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Edmund Campion arrives at Dover

Catholic contract and testament
Catholic contract and testament
By 1580, London's jails were filling up with Catholics unable or unwilling to pay fines levied for their non-attendance at Protestant church services. The State was slowly stripping away the property influence and power of the old faith, and generally law abiding people like John Shakespeare were now marked men as potential spreaders of sedition and treachery.

The Jesuit missionary Edmund Campion's arrival on the shores of England at this time therefore seems all the more foolhardy or courageous, depending on your point of view.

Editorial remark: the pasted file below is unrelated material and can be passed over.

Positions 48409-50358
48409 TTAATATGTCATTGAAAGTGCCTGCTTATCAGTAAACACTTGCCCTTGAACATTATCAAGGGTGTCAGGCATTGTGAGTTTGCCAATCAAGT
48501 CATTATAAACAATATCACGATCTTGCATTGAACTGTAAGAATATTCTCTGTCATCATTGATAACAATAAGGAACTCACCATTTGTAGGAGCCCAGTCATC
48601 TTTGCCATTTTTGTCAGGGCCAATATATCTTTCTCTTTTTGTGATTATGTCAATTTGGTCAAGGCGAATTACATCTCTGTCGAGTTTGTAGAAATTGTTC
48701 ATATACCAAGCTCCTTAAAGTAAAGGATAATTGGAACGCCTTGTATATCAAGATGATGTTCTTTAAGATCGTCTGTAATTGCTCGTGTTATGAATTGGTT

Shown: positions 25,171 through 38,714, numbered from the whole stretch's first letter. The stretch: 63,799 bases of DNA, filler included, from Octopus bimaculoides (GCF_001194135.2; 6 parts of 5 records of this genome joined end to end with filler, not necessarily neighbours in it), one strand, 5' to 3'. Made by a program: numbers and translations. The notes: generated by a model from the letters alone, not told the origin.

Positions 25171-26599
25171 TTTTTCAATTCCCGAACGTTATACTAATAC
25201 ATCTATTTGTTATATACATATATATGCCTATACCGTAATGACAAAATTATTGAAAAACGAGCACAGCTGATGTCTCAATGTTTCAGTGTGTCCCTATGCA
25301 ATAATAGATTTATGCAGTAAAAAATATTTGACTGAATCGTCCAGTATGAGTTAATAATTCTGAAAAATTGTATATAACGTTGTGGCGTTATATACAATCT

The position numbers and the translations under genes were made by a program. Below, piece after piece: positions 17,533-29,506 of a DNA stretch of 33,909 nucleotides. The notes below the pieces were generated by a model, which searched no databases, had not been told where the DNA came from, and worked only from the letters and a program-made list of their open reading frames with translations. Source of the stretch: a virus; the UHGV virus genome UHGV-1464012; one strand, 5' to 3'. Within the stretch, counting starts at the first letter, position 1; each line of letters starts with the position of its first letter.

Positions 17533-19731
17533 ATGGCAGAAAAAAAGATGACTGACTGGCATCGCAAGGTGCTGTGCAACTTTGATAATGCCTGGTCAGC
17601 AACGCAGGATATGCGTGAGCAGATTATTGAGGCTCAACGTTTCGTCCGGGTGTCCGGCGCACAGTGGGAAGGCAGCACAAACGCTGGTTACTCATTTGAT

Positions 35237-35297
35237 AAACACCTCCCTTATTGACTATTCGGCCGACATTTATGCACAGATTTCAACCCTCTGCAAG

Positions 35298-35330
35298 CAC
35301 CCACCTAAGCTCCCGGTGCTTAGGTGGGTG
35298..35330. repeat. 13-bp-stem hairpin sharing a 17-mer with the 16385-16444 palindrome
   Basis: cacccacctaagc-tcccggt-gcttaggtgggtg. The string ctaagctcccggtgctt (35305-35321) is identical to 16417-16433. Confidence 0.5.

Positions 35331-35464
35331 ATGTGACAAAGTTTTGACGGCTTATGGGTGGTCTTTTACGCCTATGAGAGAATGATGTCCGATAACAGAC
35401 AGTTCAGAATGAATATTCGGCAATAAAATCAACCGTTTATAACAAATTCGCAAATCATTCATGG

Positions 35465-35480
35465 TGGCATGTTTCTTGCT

Campion almost didn't make it further than his entry point at Dover. Spies in Rheims and Rome had already identified Campion as a potential troublemaker and produced an Elizabethan version of a wanted poster of him. Campion was therefore identified and detained on his arrival. Strangely, after a routine interrogation by the local mayor, he was released, and went to ground in London.

Campion's ultimate fate invites the notion that he may have been set up as an unwilling agent provocateur by Walsingham's secret police to make contact with Catholic activists in England and make them break cover. Walsingham's pet psychopaths would have been confident that whatever Campion learned on his mission to England they could have eventually tortured out of him.


Sir Francis Walsingham portraitSir Francis Walsingham

portrait not availableJohn Shakespeare

Edmund Campion portraitEdmund Campion


Dover Castle, KentDover, Kent

The River Thames, LondonShakespeare's London

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